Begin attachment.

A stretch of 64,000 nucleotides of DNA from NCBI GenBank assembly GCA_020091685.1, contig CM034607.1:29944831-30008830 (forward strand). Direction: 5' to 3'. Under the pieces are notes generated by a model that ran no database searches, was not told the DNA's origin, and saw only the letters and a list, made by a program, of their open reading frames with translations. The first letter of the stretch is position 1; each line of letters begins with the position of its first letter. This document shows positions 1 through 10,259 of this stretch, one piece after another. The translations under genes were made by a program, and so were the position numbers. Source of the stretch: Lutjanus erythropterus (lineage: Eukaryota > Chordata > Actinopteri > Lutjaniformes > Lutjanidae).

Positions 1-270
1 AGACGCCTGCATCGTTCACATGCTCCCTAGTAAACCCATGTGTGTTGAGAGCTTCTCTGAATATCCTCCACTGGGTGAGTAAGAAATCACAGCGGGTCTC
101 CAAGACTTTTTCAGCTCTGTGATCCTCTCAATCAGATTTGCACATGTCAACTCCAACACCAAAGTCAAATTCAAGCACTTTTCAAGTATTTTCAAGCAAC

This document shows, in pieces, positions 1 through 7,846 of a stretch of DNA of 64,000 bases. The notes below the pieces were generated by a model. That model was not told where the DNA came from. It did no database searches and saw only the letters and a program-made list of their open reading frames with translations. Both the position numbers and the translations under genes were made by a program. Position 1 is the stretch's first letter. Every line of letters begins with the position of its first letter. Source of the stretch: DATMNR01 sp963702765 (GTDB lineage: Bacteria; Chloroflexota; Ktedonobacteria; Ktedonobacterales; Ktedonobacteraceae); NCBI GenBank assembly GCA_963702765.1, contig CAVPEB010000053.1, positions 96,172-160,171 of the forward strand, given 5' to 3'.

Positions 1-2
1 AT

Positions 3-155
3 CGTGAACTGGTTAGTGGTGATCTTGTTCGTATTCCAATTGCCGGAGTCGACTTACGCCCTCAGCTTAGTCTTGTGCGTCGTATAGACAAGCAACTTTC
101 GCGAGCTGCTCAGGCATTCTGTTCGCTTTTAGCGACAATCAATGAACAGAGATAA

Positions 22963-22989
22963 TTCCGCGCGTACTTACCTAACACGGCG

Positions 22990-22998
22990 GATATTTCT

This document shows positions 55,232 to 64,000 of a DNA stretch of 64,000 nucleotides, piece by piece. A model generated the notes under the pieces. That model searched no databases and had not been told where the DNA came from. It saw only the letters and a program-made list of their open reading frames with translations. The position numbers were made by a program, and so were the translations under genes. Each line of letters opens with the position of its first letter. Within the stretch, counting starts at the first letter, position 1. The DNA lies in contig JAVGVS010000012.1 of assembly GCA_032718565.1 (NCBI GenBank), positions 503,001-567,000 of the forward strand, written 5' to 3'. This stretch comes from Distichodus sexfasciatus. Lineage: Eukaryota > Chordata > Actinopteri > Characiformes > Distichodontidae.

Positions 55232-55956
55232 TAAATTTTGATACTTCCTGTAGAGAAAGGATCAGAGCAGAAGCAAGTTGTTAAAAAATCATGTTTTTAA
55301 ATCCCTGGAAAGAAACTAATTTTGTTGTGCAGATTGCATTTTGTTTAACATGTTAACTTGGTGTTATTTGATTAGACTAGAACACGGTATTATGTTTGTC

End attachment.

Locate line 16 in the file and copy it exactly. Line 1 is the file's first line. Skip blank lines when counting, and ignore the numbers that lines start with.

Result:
Positions 55232-55956